A high prevalence of Theileria penicillata in woylies (Bettongia penicillata)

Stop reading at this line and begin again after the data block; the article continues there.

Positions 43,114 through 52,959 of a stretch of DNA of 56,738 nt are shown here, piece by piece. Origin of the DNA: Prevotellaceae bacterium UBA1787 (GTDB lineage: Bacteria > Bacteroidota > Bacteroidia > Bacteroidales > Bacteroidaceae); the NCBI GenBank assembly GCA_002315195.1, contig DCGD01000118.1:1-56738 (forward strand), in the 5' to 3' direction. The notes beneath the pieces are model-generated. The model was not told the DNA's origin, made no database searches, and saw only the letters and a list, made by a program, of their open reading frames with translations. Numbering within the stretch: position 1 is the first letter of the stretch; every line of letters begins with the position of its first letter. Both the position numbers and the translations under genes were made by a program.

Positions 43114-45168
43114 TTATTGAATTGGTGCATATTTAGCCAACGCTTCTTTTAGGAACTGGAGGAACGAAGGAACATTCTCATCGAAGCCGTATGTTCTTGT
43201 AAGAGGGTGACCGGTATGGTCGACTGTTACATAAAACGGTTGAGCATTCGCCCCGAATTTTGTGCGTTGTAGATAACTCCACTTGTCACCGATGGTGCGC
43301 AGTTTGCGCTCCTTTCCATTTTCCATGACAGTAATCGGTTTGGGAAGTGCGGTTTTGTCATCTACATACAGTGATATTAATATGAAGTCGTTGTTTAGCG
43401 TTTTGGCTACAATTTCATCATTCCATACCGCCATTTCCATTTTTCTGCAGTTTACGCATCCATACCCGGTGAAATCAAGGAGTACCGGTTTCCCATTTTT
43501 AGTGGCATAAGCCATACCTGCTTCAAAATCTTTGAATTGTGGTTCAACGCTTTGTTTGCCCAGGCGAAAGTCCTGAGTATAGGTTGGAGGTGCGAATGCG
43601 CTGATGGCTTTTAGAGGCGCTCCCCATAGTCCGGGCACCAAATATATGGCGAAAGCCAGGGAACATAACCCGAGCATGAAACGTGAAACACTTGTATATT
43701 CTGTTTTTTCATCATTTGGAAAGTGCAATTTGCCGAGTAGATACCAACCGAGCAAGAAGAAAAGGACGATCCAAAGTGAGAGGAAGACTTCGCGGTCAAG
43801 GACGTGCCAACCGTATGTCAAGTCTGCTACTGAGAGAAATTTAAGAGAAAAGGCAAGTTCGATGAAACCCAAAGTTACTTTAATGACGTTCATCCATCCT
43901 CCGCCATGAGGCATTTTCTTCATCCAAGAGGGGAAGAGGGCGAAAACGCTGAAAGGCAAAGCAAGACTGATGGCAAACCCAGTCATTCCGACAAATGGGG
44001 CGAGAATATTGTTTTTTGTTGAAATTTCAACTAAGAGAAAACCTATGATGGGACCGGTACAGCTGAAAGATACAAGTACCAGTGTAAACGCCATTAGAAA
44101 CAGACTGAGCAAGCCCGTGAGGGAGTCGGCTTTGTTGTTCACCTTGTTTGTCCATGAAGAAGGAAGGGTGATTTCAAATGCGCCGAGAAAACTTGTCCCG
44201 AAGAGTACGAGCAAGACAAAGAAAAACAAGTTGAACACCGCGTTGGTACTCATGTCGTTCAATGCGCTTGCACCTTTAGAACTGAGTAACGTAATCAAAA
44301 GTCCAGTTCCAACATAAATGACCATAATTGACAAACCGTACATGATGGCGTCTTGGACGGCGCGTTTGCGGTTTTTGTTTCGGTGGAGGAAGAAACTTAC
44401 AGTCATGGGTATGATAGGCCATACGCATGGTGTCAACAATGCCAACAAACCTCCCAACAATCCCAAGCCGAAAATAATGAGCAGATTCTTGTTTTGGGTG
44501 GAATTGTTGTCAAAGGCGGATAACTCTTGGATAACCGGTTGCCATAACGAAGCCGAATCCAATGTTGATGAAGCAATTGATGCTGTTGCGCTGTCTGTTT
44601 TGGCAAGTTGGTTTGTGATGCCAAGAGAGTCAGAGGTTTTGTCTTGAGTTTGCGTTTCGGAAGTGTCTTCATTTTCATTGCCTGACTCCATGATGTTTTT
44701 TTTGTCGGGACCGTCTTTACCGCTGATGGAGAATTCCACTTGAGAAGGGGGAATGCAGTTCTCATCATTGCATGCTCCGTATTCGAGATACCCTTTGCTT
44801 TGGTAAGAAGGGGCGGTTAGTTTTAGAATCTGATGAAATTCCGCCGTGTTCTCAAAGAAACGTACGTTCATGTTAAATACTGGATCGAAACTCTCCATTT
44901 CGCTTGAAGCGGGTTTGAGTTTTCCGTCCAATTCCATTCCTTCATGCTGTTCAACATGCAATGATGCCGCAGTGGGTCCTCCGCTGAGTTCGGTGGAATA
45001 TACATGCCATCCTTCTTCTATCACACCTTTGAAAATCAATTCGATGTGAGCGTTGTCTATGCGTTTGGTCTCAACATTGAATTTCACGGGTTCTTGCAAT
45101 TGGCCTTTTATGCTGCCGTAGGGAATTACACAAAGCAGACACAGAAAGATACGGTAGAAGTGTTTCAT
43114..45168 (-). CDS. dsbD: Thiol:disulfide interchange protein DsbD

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The woylie or brush-tailed bettong (Bettongia penicillata) is a medium-sized native Australian marsupial that has undergone a dramatic decline in numbers in recent years. Trypanosome parasites have been identified in the woylie but little is known about the prevalence and clinical impact of other haemoprotozoan parasites in these marsupials. In the present study, the occurrence and molecular phylogeny of a piroplasm was studied in woylies from six different sites in Western Australia (WA). Blood samples were screened by PCR at the 18S rRNA locus and 80.4% (123/153) of the blood samples were positive for piroplasm DNA. Sequence and phylogenetic analysis of 12 of these positives identified them as Theileria penicillata, and sequencing of cloned PCR products indicated that no other species of Theileria were present. Infected woylies had a lower body weight but microscopic evaluation of the blood films indicated that T. penicillata did not appear to cause red cell injury or anaemia. Further studies are required to determine the clinical significance of T. penicillata in woylies.
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